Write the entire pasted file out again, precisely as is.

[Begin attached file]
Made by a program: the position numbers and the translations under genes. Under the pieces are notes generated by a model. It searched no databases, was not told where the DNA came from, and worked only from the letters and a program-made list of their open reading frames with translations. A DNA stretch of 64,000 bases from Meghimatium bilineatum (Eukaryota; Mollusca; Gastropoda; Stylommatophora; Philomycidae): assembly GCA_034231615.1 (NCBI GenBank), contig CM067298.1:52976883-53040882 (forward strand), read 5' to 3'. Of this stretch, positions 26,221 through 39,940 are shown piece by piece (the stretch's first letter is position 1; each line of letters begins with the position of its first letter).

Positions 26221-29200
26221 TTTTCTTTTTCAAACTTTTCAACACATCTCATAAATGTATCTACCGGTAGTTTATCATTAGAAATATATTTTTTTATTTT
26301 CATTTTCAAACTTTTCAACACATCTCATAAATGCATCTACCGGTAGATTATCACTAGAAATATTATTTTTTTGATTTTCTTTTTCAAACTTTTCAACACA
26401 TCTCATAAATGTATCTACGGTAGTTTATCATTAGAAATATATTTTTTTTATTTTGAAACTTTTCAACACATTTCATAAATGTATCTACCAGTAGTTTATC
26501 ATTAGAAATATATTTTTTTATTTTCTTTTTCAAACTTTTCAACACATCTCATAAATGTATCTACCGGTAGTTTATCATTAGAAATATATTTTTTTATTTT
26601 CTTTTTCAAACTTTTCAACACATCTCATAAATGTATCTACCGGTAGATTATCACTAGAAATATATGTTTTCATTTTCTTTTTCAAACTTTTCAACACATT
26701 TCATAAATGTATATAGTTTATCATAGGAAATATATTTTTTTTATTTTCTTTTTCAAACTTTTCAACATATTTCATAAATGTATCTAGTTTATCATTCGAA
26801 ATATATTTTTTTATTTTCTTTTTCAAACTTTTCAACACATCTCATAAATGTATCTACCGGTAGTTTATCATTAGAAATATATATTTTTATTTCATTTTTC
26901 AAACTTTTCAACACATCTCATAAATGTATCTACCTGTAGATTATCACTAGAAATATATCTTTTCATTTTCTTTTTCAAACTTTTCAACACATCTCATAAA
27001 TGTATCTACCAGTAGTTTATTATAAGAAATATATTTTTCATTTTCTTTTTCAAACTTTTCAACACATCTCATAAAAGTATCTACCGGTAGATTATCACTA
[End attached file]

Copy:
Made by a program: the position numbers and the translations under genes. Under the pieces are notes generated by a model. It searched no databases, was not told where the DNA came from, and worked only from the letters and a program-made list of their open reading frames with translations. A DNA stretch of 64,000 bases from Meghimatium bilineatum (Eukaryota; Mollusca; Gastropoda; Stylommatophora; Philomycidae): assembly GCA_034231615.1 (NCBI GenBank), contig CM067298.1:52976883-53040882 (forward strand), read 5' to 3'. Of this stretch, positions 26,221 through 39,940 are shown piece by piece (the stretch's first letter is position 1; each line of letters begins with the position of its first letter).

Positions 26221-29200
26221 TTTTCTTTTTCAAACTTTTCAACACATCTCATAAATGTATCTACCGGTAGTTTATCATTAGAAATATATTTTTTTATTTT
26301 CATTTTCAAACTTTTCAACACATCTCATAAATGCATCTACCGGTAGATTATCACTAGAAATATTATTTTTTTGATTTTCTTTTTCAAACTTTTCAACACA
26401 TCTCATAAATGTATCTACGGTAGTTTATCATTAGAAATATATTTTTTTTATTTTGAAACTTTTCAACACATTTCATAAATGTATCTACCAGTAGTTTATC
26501 ATTAGAAATATATTTTTTTATTTTCTTTTTCAAACTTTTCAACACATCTCATAAATGTATCTACCGGTAGTTTATCATTAGAAATATATTTTTTTATTTT
26601 CTTTTTCAAACTTTTCAACACATCTCATAAATGTATCTACCGGTAGATTATCACTAGAAATATATGTTTTCATTTTCTTTTTCAAACTTTTCAACACATT
26701 TCATAAATGTATATAGTTTATCATAGGAAATATATTTTTTTTATTTTCTTTTTCAAACTTTTCAACATATTTCATAAATGTATCTAGTTTATCATTCGAA
26801 ATATATTTTTTTATTTTCTTTTTCAAACTTTTCAACACATCTCATAAATGTATCTACCGGTAGTTTATCATTAGAAATATATATTTTTATTTCATTTTTC
26901 AAACTTTTCAACACATCTCATAAATGTATCTACCTGTAGATTATCACTAGAAATATATCTTTTCATTTTCTTTTTCAAACTTTTCAACACATCTCATAAA
27001 TGTATCTACCAGTAGTTTATTATAAGAAATATATTTTTCATTTTCTTTTTCAAACTTTTCAACACATCTCATAAAAGTATCTACCGGTAGATTATCACTA